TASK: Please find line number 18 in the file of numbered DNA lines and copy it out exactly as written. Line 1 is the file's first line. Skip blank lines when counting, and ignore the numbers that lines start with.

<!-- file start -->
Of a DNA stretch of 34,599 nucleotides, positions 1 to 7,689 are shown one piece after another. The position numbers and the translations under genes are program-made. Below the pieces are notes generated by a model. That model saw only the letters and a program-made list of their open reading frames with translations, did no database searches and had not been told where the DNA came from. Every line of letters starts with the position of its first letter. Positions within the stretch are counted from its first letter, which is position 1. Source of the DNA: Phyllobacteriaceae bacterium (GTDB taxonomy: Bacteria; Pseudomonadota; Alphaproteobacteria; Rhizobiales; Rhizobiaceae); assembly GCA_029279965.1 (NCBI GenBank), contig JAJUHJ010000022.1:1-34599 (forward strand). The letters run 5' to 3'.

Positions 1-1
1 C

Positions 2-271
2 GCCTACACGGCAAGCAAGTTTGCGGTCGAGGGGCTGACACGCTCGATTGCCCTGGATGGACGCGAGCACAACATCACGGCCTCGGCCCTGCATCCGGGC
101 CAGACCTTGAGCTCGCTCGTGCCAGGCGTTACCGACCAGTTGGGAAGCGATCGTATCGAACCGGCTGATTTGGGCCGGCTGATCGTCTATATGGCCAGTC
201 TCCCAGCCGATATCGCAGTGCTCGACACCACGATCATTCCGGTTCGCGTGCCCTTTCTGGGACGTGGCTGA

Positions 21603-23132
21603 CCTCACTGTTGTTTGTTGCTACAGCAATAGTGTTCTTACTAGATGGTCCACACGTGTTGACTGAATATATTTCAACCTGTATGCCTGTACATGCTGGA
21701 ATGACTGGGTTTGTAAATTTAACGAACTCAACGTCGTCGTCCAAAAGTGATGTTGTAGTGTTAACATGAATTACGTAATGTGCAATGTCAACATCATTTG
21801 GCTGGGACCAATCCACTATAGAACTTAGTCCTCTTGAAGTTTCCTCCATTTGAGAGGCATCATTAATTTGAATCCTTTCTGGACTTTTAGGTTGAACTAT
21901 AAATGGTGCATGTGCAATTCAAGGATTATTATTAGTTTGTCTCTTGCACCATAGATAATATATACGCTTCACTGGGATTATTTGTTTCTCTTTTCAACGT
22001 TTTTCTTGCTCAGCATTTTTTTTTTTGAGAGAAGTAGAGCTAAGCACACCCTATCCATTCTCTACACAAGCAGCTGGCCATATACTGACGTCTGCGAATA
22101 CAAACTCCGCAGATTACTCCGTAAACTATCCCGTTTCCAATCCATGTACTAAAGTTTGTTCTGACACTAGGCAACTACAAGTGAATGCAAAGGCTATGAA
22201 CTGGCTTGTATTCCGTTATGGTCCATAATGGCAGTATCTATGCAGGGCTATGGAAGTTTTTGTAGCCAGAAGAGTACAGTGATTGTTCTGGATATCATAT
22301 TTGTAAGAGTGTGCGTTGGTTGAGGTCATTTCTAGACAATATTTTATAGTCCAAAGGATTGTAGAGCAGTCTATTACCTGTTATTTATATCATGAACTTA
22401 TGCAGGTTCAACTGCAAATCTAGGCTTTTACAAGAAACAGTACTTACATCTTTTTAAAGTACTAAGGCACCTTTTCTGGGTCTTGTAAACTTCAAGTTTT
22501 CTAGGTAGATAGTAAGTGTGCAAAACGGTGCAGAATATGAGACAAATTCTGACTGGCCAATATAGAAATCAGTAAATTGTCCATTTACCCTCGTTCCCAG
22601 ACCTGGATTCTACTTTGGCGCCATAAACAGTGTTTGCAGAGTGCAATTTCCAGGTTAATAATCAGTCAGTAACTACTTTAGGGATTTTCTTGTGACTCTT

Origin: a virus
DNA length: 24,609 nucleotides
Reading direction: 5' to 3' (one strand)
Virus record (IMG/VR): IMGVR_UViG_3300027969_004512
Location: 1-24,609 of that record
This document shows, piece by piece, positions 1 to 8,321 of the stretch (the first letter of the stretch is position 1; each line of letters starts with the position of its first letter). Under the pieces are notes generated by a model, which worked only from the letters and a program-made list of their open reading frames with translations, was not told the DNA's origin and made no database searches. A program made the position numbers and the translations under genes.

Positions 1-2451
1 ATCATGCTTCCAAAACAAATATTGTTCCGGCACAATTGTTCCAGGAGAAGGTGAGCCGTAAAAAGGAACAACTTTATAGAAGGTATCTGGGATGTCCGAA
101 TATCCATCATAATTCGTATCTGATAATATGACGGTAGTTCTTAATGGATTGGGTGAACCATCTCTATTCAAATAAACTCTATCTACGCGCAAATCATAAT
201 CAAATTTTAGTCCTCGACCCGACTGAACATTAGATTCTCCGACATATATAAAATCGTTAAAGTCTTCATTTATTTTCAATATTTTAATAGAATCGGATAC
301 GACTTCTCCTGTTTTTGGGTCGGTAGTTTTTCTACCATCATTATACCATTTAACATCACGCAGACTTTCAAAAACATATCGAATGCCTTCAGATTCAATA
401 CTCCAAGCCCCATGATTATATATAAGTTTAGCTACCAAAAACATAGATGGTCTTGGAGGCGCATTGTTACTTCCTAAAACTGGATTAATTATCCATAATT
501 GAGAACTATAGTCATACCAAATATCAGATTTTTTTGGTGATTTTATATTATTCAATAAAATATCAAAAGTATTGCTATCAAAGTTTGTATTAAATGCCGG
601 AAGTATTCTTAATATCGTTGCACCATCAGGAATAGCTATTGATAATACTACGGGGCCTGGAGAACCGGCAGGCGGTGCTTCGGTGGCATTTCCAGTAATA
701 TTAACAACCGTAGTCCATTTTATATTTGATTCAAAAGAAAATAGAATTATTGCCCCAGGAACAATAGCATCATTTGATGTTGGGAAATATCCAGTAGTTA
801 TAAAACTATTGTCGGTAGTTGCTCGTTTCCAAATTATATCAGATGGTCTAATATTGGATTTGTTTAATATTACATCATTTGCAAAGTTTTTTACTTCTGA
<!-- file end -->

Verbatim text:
22501 CTAGGTAGATAGTAAGTGTGCAAAACGGTGCAGAATATGAGACAAATTCTGACTGGCCAATATAGAAATCAGTAAATTGTCCATTTACCCTCGTTCCCAG